China Securities has showcased the company, noting it enjoys subscriber growth at levels greater than industry growth, is positioned with technology that assures it of long term stability in revenue and income growth, and despite all of the investments the company has made, retains a strong free cash flow.  Most of all, it has very happy subscribers who enjoy a well regarded broadband service, available at fast speeds and a reasonable price.

The incumbent telephone company’s network of copper wire, supporting lower speed DSL service, is not in the same position.  HK Broadband brought Alexander Graham Bell back to life to chastise the notion that a network more than 100 years old is appropriate for 21st century broadband.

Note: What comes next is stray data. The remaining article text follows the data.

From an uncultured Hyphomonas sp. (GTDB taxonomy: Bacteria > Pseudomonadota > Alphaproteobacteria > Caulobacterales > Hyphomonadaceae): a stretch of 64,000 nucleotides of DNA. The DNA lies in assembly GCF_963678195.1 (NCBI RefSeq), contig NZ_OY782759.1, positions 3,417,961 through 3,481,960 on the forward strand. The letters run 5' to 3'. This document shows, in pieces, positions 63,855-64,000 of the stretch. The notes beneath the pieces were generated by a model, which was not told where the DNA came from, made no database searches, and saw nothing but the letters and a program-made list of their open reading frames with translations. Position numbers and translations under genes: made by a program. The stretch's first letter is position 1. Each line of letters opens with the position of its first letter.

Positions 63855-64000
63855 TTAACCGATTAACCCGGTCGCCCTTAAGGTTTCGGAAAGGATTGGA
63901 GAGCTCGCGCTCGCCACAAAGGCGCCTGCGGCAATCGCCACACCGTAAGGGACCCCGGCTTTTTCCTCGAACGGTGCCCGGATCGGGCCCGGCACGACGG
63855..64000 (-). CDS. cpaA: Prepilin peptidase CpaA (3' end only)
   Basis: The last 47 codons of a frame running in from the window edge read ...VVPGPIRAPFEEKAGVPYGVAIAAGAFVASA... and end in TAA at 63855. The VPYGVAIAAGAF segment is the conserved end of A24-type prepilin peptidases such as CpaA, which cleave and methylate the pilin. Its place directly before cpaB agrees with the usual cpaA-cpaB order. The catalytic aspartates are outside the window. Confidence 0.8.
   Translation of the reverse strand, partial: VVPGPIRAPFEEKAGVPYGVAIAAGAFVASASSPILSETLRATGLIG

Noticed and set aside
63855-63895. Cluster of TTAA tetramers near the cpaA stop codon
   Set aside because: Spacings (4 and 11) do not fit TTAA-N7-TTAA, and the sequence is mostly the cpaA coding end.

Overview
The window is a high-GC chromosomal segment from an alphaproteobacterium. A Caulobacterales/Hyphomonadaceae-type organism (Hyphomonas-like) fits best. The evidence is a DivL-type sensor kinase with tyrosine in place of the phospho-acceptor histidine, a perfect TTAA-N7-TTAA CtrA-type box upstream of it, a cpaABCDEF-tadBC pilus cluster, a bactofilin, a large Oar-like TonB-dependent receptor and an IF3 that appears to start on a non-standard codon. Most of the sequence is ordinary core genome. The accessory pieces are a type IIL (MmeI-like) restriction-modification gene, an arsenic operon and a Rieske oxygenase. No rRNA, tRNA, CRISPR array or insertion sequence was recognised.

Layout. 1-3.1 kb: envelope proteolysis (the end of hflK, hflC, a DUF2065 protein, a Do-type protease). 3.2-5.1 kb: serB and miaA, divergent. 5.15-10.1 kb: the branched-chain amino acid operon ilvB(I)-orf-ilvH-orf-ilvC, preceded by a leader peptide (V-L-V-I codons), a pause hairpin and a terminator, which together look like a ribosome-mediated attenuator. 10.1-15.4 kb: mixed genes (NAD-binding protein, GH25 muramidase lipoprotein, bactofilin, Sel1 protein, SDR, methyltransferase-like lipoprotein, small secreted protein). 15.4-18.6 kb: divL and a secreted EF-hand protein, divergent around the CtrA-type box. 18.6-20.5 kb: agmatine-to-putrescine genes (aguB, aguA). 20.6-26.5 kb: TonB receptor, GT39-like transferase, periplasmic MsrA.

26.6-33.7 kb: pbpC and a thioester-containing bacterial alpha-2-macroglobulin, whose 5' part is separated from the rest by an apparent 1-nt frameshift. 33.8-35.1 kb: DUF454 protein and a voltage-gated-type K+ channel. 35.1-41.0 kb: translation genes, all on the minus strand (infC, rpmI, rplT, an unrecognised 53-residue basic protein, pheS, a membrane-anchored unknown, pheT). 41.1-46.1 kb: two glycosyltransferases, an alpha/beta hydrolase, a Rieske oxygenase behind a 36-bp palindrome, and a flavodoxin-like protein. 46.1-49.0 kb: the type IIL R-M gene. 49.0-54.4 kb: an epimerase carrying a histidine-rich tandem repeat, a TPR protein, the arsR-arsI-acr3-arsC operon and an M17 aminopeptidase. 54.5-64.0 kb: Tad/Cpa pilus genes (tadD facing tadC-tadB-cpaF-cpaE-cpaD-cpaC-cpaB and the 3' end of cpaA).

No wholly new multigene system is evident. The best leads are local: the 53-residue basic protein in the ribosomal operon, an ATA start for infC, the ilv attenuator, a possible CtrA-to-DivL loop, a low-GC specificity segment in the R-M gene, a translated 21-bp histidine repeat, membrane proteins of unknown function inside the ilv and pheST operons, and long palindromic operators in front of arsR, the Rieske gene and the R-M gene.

[flv width=”480″ height=”360″]http://www.phillipdampier.com/video/HK Broadband Bell Ad.flv[/flv]

HK Broadband “Alexander Graham Bell” Advertisement: The inventor of the telephone makes a “special-guest” appearance pointing out the fact that the 100 year old telephone network wasn’t designed for today’s broadband connections. This is set in a traditional Chinese Hell-like environment to imply the hellish experience of surfing the Internet with a slow connection.